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Time management for creatives

WEB DESIGN

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There’s a meme that does the rounds from time to time that goes like this: You have as many hours in a day as Beyoncé.


It’s supposed to be inspirational-motivating, even-but the problem is, it simply isn’t true. The singer/songwriter/designer/actress/filmmaker has 24 hours in a day, but she also has the support-and therefore time-of a whole lot of staff.

AUTHOR

Renae Turner

Co-founder @ Pixel Together


Wednesday 18th August 2021

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'Writing in Vogue a few years back, Beyoncé revealed that she ‘doesn’t like too much structure’, preferring to plan her day out in loose blocks'

You probably don’t have the luxury of a personal trainer, nanny, nutritionist, stylist, hair and make-up artist, dance coach etc. If you’re like most of us, in fact, you’re probably juggling a lot, feeling increasingly time-poor as deadlines mount up, and worrying about lost productivity during a very difficult few years.

It’s hard to imagine even Beyoncé having as many hours as Beyoncé at the moment. But it is possible to take a cue, not from her prolific output, but from her approach to work, which incorporates a good amount of creative and personal freedom.

Writing in Vogue a few years back, Beyoncé revealed that she ‘doesn’t like too much structure’, preferring to plan her day out in loose blocks. According to this deep-dive on her schedule, she wakes early, spends time meditating, works out, and then blocks off the afternoon for creative work (and dreaming).

Recent research suggests that the 8-hour workday has become obsolete, with most work accomplishable within three hours of deep, focussed concentration. Of course, sustained concentration can be hard to come by. Freelance and creative work often means switching between tasks in an instant, as an email about invoicing disrupts the flow of a CMS upload, or a child who needs a snack takes priority over a podcast that needs editing.

If your days are beginning to feel a little too unstructured, these five techniques can help you manage your time, giving you more space to simply make and do.

Image Credit: Josh Calabrese

Work in sprints

The simple, but wildly popular Pomodoro Technique encourages you to work for 25 minutes without interruption, then take a short break to clear your head. This approach was developed by Francesco Crillo in the 80s, but really seems to have taken off in the past few years, with an app now available and structured courses in how to maximise your time. ‘Pomodoro’ simply means ‘tomato’, after the tomato-shaped kitchen timer Crillo used as a university student; a digital timer, or any other novelty kitchen timer, works just as well.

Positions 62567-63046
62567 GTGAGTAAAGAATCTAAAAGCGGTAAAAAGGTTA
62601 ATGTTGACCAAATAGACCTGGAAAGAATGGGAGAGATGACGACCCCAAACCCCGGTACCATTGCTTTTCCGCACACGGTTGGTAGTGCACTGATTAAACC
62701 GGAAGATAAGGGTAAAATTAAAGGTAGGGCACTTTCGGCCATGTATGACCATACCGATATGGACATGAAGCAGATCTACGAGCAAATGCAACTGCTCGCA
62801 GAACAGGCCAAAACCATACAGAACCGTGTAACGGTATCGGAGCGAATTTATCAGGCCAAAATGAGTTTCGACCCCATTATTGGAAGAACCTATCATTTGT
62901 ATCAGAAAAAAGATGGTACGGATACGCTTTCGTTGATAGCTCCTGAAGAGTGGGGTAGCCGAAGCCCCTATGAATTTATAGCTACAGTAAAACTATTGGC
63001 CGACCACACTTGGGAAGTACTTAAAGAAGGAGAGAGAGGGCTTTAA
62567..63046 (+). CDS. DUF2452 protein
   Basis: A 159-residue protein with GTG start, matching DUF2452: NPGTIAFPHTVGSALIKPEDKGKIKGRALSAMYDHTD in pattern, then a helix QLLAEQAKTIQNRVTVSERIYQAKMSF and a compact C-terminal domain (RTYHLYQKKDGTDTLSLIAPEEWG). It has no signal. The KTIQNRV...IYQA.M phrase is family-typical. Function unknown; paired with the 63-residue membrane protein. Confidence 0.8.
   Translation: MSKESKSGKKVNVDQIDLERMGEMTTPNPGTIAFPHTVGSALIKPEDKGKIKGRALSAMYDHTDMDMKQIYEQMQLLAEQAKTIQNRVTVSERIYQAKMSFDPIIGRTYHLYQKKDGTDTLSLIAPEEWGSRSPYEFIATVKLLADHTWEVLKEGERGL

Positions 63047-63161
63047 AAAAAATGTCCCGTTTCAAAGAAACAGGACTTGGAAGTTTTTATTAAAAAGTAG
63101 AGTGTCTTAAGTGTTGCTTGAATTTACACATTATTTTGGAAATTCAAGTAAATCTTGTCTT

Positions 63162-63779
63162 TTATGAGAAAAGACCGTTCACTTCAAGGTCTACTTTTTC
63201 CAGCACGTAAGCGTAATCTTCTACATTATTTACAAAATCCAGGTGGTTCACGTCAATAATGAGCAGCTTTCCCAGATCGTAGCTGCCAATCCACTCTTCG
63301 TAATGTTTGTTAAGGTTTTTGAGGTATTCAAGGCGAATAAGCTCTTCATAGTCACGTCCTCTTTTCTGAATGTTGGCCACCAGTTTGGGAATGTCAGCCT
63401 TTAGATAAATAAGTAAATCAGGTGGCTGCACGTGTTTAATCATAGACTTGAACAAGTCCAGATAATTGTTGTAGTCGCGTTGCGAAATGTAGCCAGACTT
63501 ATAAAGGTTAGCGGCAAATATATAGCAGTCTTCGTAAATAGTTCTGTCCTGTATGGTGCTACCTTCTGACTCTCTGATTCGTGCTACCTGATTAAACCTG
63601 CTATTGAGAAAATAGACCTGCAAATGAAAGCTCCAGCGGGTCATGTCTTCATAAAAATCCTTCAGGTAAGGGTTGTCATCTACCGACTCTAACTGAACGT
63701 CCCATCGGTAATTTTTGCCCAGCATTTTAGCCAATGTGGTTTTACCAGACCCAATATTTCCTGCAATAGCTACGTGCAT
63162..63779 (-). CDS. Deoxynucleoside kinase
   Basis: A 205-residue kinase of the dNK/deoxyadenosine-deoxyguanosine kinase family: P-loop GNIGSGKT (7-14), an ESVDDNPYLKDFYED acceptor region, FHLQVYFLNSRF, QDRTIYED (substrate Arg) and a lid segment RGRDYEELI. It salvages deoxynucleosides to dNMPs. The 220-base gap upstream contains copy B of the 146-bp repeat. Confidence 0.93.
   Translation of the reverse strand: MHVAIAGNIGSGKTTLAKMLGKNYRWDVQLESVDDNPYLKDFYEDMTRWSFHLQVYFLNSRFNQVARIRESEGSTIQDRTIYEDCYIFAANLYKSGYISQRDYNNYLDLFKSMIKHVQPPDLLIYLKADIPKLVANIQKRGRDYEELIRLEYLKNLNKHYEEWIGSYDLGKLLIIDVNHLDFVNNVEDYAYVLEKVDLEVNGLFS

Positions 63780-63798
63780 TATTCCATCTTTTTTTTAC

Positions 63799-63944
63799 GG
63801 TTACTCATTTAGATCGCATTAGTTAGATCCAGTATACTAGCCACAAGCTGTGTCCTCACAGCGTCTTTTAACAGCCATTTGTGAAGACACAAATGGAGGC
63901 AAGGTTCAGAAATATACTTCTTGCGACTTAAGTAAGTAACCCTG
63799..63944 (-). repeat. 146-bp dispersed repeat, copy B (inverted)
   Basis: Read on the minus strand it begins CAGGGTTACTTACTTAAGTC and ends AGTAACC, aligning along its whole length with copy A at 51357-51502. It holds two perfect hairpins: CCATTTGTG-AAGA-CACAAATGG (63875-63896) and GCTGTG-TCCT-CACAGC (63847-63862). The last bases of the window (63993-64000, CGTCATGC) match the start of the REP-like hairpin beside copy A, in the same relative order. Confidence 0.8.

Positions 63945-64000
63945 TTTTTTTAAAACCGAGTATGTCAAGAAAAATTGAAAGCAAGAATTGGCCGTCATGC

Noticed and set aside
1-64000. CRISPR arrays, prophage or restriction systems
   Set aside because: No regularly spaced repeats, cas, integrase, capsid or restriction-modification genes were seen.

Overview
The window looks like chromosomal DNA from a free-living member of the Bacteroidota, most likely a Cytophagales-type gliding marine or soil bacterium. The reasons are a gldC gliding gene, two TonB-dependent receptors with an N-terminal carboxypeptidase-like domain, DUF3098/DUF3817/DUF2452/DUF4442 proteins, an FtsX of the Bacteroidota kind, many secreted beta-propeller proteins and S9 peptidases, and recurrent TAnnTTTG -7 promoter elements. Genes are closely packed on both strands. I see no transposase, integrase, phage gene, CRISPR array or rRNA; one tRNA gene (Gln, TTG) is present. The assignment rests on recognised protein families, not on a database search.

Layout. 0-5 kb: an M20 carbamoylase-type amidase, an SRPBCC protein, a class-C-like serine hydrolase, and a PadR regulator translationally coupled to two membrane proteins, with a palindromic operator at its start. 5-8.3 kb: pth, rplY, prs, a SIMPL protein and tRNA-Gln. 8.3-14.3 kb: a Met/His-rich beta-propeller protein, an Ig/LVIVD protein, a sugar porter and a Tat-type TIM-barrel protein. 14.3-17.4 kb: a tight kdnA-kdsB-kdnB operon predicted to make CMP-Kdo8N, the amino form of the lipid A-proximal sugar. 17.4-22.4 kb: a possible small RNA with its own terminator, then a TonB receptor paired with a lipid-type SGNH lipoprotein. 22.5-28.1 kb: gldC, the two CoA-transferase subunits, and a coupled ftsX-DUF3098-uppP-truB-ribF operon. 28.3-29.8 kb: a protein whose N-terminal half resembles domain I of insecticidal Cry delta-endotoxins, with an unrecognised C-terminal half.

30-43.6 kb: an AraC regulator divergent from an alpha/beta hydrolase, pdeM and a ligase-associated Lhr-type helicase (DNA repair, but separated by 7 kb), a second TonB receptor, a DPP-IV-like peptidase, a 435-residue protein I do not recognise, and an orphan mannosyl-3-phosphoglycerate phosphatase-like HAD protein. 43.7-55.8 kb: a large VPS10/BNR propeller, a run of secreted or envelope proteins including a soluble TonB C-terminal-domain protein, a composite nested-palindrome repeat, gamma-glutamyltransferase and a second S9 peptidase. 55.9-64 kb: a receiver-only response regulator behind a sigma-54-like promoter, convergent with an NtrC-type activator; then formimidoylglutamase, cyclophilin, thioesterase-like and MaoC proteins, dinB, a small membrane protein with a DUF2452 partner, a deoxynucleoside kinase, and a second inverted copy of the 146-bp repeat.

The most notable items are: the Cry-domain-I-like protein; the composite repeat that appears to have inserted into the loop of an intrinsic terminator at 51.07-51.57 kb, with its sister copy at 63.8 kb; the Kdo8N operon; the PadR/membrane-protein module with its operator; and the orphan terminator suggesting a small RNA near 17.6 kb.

Some people move easily in and out of the concentration required by the Pomodoro technique; for others, focussing on a single task is like herding cats. Beyoncé’s father and former manager famously made the members of Destiny’s Child sing while running (with a persistent rumour that he made them run, on treadmills, in heels), but you don’t need to go to extremes; it’s enough to empty the dishwasher while listening to a podcast for market research, or lie on the floor doing yoga while mentally revising a contract. If focus doesn’t come naturally, augment it with another task.

Pull double duty

'Lockdown means that physical meet-ups are difficult, but setting a time to work with a friend via Zoom can be surprisingly effective.'

There’s something invigorating about the university-library feeling of working with a friend. Lockdown means that physical meet-ups are difficult, but setting a time to work with a friend via Zoom can be surprisingly effective. The benefit is two-fold; you get an accountability buddy, and you can chat as you work through less intensely-focussed tasks.

Work with a friend

Image Credit: Hector Bermudez

Remember the four Ds

If your work load feels especially overwhelming, take stock by sorting your tasks into four different piles: Do, Defer (or Delay), Delegate, and Delete (Drop).

In the Do pile, put the small, immediate tasks that take five or ten minutes at a time.
In the Defer pile, put the things that need doing, but don’t need immediate attention.
In the Delegate pile, see what you can offload to somebody else for the moment. Are you really the best person for the job, or could someone else as easily do it…?
In the Delete pile, put anything that essentially amounts to faffing around, and then mentally bin it.

'Visually tracking your time can help you recognise patterns, which allows you to see where you really are productive'

Colour-code it

Finally, if you’re still feeling swamped, try visually keeping track of your day. Write your tasks on different coloured sticky notes and put them around your computer screen, or streamline things using a productivity app. Tiimo, which is elegant and simple, is especially designed for people with ADHD and other neurodivergence, as impaired executive function can make time management feel impossible.


Visually tracking your time can help you recognise patterns, which allows you to see where you really are productive—whether it’s in the afternoon, like Queen Bey, or early morning—whether you work best when your day is broken up into sprints, or if unimpeded late-night work is more your style. Getting in touch with your own way of doing things might not help you run the world—but it might help you more effectively run your work life.

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AUTHOR

Published: 

Wednesday 18th August 2021

Co-founder @ Pixel Together

Renae Turner

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